Spermatogonial stem cells (SSCs) are at the foundation of mammalian spermatogenesis, maintaining sperm production throughout adult life. The molecular mechanisms that control the critical self-renewal vs. differentiation fate decision of SSCs are largely unknown. The hypothesis is that transcription factors primarily restricted to stem and progenitor spermatogonia form regulatory networks to execute gene expression programs important for SSC fate decisions and spermatogenesis.
Three Specific Aims will test this hypothesis. Experiments in Specific Aim 1 will employ functional genetics to determine if specific transcription factors are essential for spermatogenesis using a knockdown strategy in ex vivo SSC cultures followed by transplantation to assess stem cell and spermatogenic activity.
Specific Aim 2 will identify the target gene repertoire of SSC transcription factors by ChIP-Seq and reveal conserved and unique targets sets. Experiments in Specific Aim 3 will confirm mechanisms of target gene regulation by EMSA and transient transfection transcriptional analysis. These results will form the basis of gene regulatory network models incorporating complex interactions from multiple factors contributing to gene regulation and SSC potential. The proposed studies will be enhance the independent career trajectory of the PI (Brian Hermann) by establishing a new research focus investigating the fundamental regulation of SSCs in the rodent testis under the mentorship of Dr. Kyle Orwig. This is a new research direction for the PI who has established expertise in Sertoli cell gene regulation and primate spermatogenesis and stem cells. The intellectual and technical environment for research in reproductive biology and stem cells at the Magee-Womens Research Institute and University of Pittsburgh is outstanding, all resources required to complete the studies are available, and there is a strong reputation for promoting development of new investigators. This combination of a PI with outstanding potential for independence, an innovative mentor, and superior environment will facilitate all aspects of the proposed studies and advancement of PI's career towards independence. The long-term career goals of the PI are to establish an independent research program in a tenure-track faculty position, make significant scholarly contributions to the understanding of SSCs and spermatogenesis, and develop new approaches for treating male infertility. Three immediate objectives to promote the transition to independence are addressed by the career development award: 1) develop an independent research niche, 2) demonstrate outstanding productivity, and 3) secure additional independent funding. The career development plan involves conceptual mentoring in functional genetics, technical training relating to culture and transplantation of SSCs in the mouse model, instruction in bioinformatics data analysis, informal and structured mentoring in areas relevant to running a successful independent research program, and evaluation of career development progress by an external advisory board. Ultimately, these studies may provide insights about the mechanisms that initiate and maintain spermatogenesis, which has implications for treating male infertility. Investigating the biological properties of SSCs may also expand the understanding of how stem cells behave and contribute to the normal function of a variety of adult tissues. Moreover, additional nurturing of the candidate's career development will promote a competitive, independent research career to contribute substantively to the biomedical sciences.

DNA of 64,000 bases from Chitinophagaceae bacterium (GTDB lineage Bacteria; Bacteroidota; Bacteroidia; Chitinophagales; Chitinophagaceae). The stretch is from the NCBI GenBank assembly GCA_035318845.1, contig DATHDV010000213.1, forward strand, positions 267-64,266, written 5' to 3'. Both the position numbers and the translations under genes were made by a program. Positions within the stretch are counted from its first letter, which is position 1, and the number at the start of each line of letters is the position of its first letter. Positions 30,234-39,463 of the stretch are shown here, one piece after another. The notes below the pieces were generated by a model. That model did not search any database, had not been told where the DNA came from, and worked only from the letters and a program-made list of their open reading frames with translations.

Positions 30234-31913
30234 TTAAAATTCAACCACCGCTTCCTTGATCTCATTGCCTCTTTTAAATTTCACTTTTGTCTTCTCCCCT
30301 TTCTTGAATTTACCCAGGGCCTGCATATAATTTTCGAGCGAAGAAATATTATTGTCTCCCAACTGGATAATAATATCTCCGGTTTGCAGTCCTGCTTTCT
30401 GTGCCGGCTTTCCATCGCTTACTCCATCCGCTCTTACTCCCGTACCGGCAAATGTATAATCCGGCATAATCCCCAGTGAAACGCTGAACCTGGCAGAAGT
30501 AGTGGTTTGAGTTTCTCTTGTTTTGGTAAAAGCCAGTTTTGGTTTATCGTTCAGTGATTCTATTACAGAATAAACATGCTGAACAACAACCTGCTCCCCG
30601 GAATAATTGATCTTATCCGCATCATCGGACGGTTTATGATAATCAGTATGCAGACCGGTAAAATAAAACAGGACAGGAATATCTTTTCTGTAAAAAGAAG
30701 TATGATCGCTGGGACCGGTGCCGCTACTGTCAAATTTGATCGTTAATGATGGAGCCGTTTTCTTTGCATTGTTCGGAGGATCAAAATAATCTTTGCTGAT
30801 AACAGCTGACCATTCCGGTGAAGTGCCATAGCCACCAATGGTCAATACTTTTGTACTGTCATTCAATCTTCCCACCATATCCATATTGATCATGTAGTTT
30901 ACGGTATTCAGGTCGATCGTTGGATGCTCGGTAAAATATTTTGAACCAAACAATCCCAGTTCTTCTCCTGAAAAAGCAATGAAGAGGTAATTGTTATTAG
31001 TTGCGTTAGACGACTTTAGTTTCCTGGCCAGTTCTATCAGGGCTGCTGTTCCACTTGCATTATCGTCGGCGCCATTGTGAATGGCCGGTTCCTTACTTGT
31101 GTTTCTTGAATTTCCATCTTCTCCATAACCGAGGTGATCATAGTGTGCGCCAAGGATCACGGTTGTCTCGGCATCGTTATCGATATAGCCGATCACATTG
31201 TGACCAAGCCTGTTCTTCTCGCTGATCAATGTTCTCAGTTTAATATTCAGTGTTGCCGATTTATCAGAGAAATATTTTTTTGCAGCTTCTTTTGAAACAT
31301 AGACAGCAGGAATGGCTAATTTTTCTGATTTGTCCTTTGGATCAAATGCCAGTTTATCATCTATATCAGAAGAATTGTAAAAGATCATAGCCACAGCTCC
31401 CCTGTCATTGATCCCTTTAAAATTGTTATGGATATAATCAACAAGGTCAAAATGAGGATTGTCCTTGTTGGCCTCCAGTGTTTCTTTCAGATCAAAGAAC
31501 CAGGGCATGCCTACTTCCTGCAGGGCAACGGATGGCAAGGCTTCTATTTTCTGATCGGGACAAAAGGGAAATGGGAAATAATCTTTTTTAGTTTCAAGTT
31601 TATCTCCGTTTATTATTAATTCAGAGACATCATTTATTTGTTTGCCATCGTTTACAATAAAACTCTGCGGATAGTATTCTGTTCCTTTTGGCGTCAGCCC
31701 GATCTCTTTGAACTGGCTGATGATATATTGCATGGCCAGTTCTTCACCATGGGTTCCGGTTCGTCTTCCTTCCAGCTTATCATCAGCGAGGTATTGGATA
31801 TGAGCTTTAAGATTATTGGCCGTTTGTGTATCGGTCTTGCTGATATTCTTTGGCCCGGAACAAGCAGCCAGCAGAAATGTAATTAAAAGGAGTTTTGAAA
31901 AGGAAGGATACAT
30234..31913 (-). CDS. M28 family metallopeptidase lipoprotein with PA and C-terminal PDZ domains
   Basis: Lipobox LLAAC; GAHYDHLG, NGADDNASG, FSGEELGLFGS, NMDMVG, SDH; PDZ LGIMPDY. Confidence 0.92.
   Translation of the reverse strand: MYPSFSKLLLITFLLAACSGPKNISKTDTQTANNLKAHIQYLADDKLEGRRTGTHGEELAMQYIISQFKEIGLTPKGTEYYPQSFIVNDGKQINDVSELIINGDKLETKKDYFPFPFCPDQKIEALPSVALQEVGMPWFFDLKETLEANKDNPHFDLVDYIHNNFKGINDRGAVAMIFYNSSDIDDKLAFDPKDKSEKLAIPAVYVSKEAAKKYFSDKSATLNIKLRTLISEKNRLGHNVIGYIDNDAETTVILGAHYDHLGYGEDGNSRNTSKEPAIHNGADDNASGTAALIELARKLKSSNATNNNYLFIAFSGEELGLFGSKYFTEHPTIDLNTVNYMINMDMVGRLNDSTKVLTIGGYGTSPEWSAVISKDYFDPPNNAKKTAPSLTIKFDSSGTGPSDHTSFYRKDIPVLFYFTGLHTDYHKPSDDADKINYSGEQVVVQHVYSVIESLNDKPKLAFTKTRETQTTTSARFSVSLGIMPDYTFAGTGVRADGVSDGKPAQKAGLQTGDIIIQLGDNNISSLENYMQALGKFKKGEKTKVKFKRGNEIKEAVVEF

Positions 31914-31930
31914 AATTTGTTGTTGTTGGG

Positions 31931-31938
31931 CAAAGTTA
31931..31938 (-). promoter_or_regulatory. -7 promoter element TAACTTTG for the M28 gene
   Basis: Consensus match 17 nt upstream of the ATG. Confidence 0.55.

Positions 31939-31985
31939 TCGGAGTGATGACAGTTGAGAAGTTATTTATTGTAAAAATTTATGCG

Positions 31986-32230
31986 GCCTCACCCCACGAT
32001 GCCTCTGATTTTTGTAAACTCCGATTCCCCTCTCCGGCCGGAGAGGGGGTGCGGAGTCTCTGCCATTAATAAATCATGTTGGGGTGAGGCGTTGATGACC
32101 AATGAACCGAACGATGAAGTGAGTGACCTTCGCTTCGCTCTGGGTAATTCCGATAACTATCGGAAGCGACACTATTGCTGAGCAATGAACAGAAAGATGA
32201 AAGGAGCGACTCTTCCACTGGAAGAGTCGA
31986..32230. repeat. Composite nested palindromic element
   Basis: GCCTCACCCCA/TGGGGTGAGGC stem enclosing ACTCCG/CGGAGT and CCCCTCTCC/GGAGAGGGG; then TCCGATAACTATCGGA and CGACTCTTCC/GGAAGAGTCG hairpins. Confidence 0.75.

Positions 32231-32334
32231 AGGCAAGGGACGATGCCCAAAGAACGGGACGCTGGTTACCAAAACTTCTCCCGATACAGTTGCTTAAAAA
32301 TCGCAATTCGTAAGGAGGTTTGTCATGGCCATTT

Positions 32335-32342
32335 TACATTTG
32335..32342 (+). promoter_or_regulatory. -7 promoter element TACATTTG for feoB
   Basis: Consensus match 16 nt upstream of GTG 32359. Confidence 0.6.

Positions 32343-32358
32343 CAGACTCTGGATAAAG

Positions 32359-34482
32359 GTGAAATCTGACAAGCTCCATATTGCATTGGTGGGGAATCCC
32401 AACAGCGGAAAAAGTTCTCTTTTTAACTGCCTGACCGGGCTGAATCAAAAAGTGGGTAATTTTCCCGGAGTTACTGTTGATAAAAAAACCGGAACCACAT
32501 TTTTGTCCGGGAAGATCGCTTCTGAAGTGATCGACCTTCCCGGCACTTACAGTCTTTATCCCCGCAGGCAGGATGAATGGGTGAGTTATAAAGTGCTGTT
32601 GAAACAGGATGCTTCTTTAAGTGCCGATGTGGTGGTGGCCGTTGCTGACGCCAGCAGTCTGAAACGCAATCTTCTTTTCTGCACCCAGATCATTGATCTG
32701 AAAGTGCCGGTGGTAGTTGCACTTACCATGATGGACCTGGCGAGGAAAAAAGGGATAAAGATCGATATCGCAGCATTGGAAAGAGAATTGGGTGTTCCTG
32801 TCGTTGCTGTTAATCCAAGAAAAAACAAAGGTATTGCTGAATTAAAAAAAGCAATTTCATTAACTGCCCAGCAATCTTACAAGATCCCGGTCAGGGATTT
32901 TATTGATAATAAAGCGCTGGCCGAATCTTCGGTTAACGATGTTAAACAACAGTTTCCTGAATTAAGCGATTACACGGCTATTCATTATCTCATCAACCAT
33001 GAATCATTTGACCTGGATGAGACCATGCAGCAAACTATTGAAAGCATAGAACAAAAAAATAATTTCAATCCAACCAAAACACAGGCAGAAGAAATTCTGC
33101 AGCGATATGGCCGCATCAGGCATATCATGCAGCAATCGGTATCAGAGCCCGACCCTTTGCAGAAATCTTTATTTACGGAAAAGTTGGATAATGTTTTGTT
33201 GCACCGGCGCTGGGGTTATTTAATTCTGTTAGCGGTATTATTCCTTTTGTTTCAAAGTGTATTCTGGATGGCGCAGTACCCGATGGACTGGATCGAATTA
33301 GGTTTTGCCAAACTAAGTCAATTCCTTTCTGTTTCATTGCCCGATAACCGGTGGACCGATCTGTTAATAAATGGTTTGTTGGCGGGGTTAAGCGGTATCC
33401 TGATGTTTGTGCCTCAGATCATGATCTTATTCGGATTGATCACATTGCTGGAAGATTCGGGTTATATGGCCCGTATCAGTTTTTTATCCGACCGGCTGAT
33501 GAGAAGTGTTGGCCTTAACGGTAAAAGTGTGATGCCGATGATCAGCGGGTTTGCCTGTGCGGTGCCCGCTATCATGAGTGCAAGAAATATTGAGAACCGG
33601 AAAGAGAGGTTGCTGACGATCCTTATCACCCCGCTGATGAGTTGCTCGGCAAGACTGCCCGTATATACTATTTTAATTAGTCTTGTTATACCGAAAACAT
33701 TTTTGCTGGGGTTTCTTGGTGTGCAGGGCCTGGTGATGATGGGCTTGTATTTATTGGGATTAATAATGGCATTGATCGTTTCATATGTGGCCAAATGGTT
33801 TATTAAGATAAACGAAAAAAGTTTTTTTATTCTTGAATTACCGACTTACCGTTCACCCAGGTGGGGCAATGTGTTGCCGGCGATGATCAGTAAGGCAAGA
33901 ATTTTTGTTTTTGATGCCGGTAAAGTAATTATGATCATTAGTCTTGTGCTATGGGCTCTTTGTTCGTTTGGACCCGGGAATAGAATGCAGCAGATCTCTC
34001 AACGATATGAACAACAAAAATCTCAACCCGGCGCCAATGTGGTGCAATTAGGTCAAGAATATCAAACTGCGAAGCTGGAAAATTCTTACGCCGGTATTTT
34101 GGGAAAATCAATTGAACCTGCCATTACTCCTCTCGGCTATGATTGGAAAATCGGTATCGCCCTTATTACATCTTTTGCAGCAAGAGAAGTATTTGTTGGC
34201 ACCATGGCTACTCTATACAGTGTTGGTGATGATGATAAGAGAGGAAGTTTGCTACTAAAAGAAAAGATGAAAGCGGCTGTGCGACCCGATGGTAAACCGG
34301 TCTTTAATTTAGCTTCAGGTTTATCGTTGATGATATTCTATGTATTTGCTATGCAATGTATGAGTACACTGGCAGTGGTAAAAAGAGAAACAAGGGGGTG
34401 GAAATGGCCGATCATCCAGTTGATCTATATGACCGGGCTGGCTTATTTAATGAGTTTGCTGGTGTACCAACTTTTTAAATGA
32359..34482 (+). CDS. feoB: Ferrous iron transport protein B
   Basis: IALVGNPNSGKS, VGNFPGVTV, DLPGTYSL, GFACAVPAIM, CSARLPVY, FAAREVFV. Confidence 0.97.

Spermatogonial stem cells (SSCs) are responsible for sperm production throughout adult life and are essential for male fertility. The methods which instruct these cells to behave like stem cells and maintain sperm production are unknown. The unique combination of genes expressed by SSCs and the proteins that turn these genes on and off may control of SSC behavior. This application will provide key insights about the role of gene regulation in normal SSC behavior, which may reveal underlying causes of male infertility.
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